Some systems (ahem, FaceBook) can be VERY noisy and make the process of quietening more difficult than it needs to be.

Facebook Notifications

Others seem simpler, but the lack of ‘friends management’ tools mean that you can be a lot noisier than perhaps you’d like to be.

Twitter

But – perhaps the biggest challenge of all is that there are soooo many different systems we need to dial down – just when you think you’ve got them all, something else sneaks through to interrupt you.

Imagine if there was one panel somewhere that all of your noisy applications could hook into and then a big volume control that you can adjust based on how available you are to your network. (Is there some kind of a microformat we can make for this Jeremy?)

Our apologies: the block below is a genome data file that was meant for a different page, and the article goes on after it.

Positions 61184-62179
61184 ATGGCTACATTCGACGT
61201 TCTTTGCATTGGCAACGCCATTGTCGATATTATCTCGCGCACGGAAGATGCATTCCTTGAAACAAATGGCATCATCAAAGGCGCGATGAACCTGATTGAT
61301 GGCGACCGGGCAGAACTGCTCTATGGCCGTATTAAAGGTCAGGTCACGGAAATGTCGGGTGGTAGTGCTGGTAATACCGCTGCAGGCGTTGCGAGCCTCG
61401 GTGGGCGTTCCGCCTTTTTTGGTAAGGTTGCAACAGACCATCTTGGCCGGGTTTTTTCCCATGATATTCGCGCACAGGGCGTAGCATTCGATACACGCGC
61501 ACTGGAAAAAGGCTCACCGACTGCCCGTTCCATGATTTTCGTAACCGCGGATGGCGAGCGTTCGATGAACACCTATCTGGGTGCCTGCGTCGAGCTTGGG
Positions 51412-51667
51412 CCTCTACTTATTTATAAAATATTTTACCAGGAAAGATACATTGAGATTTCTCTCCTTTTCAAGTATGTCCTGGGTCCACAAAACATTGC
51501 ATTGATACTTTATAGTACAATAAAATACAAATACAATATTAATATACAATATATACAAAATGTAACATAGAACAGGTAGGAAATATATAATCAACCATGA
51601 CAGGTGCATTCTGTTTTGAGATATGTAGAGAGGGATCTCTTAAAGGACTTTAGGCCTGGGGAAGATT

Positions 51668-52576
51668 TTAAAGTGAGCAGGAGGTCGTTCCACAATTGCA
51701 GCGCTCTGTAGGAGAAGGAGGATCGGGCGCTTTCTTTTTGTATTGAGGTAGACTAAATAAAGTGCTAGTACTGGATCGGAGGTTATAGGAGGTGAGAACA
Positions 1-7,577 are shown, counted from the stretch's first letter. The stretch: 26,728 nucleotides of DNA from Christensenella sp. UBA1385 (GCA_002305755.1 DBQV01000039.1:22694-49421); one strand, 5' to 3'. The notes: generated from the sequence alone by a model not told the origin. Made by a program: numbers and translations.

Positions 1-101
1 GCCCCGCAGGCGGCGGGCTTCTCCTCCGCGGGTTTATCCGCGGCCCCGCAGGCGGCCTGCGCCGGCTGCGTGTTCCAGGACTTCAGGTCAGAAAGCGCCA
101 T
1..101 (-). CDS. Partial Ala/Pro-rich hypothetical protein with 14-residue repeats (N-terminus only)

So when you’re super busy and you need to focus, you can, with minimal effort, dial down the noise to allow you to concentrate. And when you’re hanging out and are completely open to connections – dial it back up again.

Kind of like how you need different levels and types of ambient noise to match various activities in your day. (In my my presentation on Ambient Intimacy at Reboot I suggested an important challenge for ‘social designers’ was to think more about how to design for ambience in social applications).

In the meantime… until we get this great big volume control… let’s those of us who are designing social applications be thoughtful about this particular user requirement. Let’s make sure it’s easy for our users to quieten us down, and then pump us back up again.

Otherwise they’ll keep banging on about this attention scarcity thing even more and switch us off altogether.